Sample K-6 Art Lesson Plan for simple relief sculpture

Don't worry if you don't have much arts education or training - that's not a problem because the lesson plans we provide have simple step-by-step instructions and teacher tips to assist you with your kindergarten and elementary school art projects.

Sample - Cardboard Relief Sculpture Creations

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Motivation Techniques:

Teacher should create samples ahead of time. Look for and gather other examples. Discuss sculpture, relief sculpture, and how they differ. Show examples, samples, and demonstrate the process. During demonstration, be sure to show students various ways of attaching parts.


Scratch paper, 6 X 9" and 4 1/2 X 6" pieces of smooth, white mat board, fine sand paper, tempera paints (acrylic paints optional), Mod Podge water-based sealer (optional), brushes, water cups, thick tacky glue, small plastic beads (1/8" and 1/4" sizes), heavy scissors or sewing shears, strong thin string for hanging, paper or plastic hanging tabs, small metal hole puncher (the kind used in metal jewelry- making)


  1. Use the scratch paper to design your idea: simple animals, people, or objects. Idea can be realistic or whimsical.

  2. Transfer your idea onto a 6 X 9" mat board piece. Make it big enough to fill the space.

  3. Look at your idea. What parts would look good as slightly dimensional pieces?

  4. On a smaller 4 1/2" mat board, draw the extra pieces you think you'll need to create that "dimensional" look.

  5. Use tempera paints to paint all parts and pieces. (If your budget allows for it, use acrylic paints instead because they are "self-sealing". You won't need the Mod Podge if you use acrylics.) Paint the side edges also.

  6. When your parts are dry, cut them all out with the scissors or shears. (Cut carefully or you'll get ragged edges that will need a lot of sanding. But do use sand paper where necessary.)

  7. When all parts are cut, coat with Mod Podge, if you used tempera paints. Coat the backs and sides, too.(Skip this step if you used acrylics.)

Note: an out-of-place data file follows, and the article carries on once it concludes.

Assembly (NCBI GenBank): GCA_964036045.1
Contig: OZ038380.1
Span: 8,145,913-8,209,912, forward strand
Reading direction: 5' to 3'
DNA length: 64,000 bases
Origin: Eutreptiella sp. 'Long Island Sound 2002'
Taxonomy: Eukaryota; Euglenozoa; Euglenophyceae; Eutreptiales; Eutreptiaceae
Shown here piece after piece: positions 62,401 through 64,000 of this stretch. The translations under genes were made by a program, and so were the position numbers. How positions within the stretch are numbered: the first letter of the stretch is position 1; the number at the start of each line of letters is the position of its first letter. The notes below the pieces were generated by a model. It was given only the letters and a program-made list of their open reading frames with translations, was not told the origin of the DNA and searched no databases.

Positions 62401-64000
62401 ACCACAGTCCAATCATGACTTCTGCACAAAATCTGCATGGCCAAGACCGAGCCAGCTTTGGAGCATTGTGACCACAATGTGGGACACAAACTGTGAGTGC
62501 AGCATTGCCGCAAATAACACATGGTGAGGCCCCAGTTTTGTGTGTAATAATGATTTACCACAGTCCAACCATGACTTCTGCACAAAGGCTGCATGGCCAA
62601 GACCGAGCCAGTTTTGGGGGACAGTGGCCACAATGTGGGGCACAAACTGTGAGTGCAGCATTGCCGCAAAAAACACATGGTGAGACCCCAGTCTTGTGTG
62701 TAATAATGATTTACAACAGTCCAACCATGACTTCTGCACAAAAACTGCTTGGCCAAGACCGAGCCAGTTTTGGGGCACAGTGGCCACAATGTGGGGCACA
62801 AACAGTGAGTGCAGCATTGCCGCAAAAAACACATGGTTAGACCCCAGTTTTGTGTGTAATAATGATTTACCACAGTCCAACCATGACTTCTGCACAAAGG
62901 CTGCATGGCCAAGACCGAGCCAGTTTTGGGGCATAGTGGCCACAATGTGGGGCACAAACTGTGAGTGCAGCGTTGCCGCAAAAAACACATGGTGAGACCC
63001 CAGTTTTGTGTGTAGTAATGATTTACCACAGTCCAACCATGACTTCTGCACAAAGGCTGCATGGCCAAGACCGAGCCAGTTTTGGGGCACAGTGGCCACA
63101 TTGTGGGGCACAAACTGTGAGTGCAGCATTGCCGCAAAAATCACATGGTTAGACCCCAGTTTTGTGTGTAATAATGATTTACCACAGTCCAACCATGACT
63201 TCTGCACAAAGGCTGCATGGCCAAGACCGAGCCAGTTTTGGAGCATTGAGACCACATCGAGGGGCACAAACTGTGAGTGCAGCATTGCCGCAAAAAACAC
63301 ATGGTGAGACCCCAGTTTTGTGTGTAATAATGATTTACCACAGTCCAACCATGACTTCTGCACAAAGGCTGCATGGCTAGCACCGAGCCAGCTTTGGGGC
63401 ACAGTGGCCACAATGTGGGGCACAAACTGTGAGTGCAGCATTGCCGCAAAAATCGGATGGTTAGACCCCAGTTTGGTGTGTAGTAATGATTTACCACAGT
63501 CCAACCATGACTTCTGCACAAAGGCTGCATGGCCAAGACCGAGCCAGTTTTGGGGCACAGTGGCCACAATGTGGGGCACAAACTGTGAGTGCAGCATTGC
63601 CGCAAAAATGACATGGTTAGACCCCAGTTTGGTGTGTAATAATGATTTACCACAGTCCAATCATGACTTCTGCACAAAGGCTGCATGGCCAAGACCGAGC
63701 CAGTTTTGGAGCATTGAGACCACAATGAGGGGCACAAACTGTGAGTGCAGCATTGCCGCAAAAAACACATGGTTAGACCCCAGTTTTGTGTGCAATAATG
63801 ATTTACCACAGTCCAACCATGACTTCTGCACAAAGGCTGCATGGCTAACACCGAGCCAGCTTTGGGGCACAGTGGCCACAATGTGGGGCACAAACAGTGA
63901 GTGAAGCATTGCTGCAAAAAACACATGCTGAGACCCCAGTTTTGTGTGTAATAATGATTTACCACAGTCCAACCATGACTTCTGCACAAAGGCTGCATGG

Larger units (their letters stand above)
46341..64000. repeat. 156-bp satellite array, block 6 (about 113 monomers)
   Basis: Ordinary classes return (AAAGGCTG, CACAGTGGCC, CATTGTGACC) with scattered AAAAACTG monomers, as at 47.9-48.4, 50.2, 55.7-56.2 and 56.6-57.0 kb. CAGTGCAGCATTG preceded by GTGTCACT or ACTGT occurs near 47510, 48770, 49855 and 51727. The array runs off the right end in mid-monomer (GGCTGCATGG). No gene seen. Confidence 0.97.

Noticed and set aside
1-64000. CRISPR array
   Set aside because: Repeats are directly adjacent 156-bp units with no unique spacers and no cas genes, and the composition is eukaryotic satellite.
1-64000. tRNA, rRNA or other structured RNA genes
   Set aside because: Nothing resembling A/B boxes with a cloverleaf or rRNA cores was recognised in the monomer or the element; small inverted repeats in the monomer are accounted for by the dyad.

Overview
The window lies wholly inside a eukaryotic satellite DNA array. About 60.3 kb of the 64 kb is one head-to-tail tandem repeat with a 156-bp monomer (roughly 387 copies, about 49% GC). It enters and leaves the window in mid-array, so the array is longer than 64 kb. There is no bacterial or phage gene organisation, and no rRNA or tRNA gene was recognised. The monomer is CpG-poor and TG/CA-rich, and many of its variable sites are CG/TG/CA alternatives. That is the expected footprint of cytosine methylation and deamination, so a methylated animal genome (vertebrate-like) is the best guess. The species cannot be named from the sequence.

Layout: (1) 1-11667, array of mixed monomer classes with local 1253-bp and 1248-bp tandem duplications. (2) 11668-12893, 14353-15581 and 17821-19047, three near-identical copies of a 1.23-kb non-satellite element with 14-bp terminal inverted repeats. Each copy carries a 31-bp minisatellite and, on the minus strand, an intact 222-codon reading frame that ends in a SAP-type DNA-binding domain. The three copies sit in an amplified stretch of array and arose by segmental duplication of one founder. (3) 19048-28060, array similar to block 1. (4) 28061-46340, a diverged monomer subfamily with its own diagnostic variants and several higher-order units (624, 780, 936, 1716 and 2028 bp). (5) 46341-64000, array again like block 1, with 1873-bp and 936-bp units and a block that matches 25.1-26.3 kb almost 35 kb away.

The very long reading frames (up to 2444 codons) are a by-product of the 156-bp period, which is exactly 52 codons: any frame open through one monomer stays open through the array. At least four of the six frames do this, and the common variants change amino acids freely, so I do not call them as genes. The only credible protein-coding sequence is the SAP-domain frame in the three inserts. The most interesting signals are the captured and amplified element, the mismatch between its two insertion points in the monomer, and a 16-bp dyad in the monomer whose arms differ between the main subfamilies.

8. Use the tacky glue to glue on beads where the extra parts will be used to create your relief effect. Let dry.

  9. When beads are dry, add glue to the bead tops and attach the extra relief parts. Let dry.

  10. Your idea should now be finished. Decide if it will need a string for top hanging (as in hanging an ornament) or a back tab for hanging on a wall.

    Note: If it will need a string for top hanging, use the metal hole puncher to carefully punch a hole at the top (try NOT to punch the edge). Cut a length of string to tie into the hole.

    Note: If your shape will hang on a wall, glue a hanging tab on the back near the top (not too close to the top or it will show from the front).

Lesson Plan Outline

Grade Level:

Taught to 6th grade but can be simplified and downgraded one or two levels.


  1. To reinforce skills in using line, shape, and form.
  2. To teach relief sculpture skills.
Criteria for Educators

Learner Outcome:

Students will apply skills and knowledge necessary to create shapes and structures in relief sculpture form.

National Goals:

  1. Understanding and applying media, techniques, and processes.
  2. Using knowledge of structures and functions.

Achievement Standards:

  1. Students intentionally take advantage of the qualities and characteristics of art media, techniques, and processes to enhance communication of their experiences and ideas.
  2. Students select and use the qualities of structures and functions of art to improve communication of their ideas.


Did finished object have good relief parts?
Was assignment carefully cut and sanded where necessary?
Were glueing and painting carefully done?
Were all directions followed?


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